Paul Merrel (BSN `90, MSN `93) belongs to an endangered species:
he is an experienced critical care nurse who still practices at the bedside. And he’s never been tempted to leave.
“It’s what I feel called to do,” says Merrel, who’s been a nurse for more than four decades. “The bedside is where I like to be, and I’ve been fortunate to have found ways to stay there.”
These days, that kind of staying power is the exception. The mass exodus of nurses from the frontlines of patient care has been likened to an epidemic. New nurses typically work in acute care settings for a few years to gain experience, then quickly move on to pursue an advanced nursing degree or pivot into other roles, such as teaching, administration, or management. Many abandon the profession altogether. About a third of new nurse graduates will leave the profession within two years, according to the American Journal of Nursing.
Merrel, a clinical nurse specialist at UVA Medical Center for the last 27 years, never viewed his job as a stepping stone. Over the years, he has grown and evolved with the profession, working in a variety of roles and settings—from caring for patients who’ve had cardio-thoracic surgery to those who’ve received transplants or who need treatment for severe burns. For the past 10 years, his experience and training in adult trauma and pulmonary critical care has helped him provide care patients with highly complex needs, where the path to recovery requires long-term care plans and a team approach.
“What keeps me from burnout is that I’ve always had more to do, and better ways to do it, and I’ve been able to work as part of a team with other caregivers,” he says. “That collaboration has been a great source of satisfaction.”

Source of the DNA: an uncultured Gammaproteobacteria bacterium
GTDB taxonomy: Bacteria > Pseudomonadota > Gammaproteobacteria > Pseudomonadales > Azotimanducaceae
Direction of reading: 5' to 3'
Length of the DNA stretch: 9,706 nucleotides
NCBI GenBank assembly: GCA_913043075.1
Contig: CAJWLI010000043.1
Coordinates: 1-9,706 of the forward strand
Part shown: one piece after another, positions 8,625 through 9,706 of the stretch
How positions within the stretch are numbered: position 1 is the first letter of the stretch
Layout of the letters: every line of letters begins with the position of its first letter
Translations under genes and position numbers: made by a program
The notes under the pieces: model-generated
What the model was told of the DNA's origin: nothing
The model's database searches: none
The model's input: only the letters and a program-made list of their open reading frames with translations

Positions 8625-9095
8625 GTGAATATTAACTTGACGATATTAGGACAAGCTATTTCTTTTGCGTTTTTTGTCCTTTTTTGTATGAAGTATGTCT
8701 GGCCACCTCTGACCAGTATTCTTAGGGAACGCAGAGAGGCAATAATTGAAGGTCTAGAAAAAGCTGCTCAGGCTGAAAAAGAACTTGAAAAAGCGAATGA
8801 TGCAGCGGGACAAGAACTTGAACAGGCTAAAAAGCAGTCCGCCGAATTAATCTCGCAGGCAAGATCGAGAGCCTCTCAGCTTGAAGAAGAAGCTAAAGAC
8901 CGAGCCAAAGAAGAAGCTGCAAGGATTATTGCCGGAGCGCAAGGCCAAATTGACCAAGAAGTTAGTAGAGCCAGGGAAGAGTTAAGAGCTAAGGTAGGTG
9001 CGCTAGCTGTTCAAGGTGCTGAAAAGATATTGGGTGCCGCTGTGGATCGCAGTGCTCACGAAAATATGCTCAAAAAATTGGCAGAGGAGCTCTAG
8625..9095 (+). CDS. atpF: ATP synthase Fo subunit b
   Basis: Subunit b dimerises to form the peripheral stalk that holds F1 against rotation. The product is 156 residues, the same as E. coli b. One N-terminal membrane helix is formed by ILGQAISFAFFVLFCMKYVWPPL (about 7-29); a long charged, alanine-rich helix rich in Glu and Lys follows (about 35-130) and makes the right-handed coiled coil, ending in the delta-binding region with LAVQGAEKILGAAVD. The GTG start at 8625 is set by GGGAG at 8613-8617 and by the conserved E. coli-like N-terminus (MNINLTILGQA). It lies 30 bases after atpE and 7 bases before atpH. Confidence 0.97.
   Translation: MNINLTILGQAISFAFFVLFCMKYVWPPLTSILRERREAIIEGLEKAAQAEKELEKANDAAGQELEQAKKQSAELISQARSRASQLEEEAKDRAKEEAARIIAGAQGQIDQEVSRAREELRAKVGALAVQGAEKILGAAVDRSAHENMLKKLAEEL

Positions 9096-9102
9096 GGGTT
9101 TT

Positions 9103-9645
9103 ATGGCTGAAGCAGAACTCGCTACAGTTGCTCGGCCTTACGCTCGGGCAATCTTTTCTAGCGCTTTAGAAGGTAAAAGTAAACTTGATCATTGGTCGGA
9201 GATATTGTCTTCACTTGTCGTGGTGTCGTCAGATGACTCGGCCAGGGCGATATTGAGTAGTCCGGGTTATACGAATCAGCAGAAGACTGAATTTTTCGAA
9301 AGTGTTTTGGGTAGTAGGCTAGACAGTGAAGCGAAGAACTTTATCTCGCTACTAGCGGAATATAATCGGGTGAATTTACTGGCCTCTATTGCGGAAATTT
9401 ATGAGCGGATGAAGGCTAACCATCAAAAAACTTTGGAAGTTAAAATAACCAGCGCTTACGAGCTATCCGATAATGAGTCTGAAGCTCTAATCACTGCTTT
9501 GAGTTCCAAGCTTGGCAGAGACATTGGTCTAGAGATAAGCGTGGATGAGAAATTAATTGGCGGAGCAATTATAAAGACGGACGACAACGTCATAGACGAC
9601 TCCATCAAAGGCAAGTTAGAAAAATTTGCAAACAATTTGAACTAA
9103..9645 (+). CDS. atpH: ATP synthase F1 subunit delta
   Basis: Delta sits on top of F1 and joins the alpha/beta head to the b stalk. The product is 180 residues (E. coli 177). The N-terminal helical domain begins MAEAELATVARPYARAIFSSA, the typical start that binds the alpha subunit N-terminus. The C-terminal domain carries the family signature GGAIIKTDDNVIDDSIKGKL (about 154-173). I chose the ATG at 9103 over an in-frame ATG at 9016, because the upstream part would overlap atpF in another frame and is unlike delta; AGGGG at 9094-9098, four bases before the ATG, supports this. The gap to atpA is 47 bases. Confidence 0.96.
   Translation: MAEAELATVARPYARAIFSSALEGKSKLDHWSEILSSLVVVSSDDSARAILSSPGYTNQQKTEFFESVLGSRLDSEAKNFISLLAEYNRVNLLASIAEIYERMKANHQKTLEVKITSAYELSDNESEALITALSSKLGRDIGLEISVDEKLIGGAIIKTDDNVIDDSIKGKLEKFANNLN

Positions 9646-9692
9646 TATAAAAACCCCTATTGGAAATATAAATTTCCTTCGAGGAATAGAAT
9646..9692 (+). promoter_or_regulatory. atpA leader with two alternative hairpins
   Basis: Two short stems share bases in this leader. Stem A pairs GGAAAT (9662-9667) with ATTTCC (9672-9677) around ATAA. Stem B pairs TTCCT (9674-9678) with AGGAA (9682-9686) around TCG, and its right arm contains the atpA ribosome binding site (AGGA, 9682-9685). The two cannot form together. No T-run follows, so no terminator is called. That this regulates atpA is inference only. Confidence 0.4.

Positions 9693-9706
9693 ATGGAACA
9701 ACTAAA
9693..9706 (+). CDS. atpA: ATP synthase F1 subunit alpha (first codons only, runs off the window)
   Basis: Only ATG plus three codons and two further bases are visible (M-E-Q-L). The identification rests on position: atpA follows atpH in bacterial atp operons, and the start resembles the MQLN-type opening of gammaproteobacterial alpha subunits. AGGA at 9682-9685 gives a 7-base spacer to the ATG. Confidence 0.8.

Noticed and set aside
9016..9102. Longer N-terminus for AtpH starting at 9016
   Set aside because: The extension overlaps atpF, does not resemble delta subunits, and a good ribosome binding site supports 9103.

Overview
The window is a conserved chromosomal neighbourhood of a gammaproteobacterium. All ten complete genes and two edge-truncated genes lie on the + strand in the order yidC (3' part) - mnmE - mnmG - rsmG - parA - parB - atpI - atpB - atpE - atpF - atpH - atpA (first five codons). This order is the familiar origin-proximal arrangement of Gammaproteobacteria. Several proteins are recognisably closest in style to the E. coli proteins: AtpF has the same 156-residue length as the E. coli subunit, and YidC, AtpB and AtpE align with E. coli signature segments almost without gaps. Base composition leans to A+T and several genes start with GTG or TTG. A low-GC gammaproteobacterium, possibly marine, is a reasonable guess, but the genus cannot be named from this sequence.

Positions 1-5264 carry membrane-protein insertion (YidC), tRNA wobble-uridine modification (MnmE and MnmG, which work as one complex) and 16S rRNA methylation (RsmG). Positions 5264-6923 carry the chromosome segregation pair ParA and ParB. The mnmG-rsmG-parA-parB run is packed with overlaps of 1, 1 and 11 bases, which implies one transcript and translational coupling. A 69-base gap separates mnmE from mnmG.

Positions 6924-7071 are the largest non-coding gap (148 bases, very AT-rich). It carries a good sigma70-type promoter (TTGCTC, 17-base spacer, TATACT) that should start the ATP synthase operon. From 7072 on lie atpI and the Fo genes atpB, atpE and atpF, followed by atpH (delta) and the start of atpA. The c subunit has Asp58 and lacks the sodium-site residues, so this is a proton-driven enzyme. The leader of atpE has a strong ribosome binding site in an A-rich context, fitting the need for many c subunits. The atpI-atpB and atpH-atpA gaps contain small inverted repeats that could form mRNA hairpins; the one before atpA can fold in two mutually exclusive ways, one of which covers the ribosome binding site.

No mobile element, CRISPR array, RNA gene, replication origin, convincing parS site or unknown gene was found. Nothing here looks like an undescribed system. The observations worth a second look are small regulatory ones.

Merrel basically backed into nursing. In 1971, he was a college dropout without much direction. He took a job as an orderly in UVA Hospital’s surgical recovery unit, and found he enjoyed the pace of intensive care, where there was always more to learn. He saw how teamwork made it all happen. He enrolled part-time in Piedmont Virginia Community College’s nursing program and eventually earned an RN in 1978. Seeking the professional benefits of a baccalaureate degree, he earned a bachelor’s degree from UVA in 1990, then a master’s degree in adult critical care in 1993.
“My first year as a nurse was the hardest,” Merrel recalls. “Actually, the first few years were really hard.” Today, he counsels new grads who feel overwhelmed with the demands of bedside nursing to give it more time.
Also, he advises: decide where your passion lies and where you want to make a contribution.
“Recognize that there are a wealth of roles that provide patient care that don’t require you to leave the bedside,” he says.
As a senior nurse, Merrel’s roles have multiplied over time and, to him, that’s a good thing. Hands-on patient care has expanded to include teaching at the bedside, mentoring younger colleagues as well as advanced practice students in the School’s clinical nurse specialist program.
“Becoming a clinical expert while staying connected at the bedside largely defines the CNS role,” says Merrel. “It’s what we do.”
Mentoring has kept him motivated and shaped his own practice, too.
“Teaching forces you to look at what you know and how you know it,” he adds.
Merrel turns 70 next month. He hasn’t yet set a retirement date.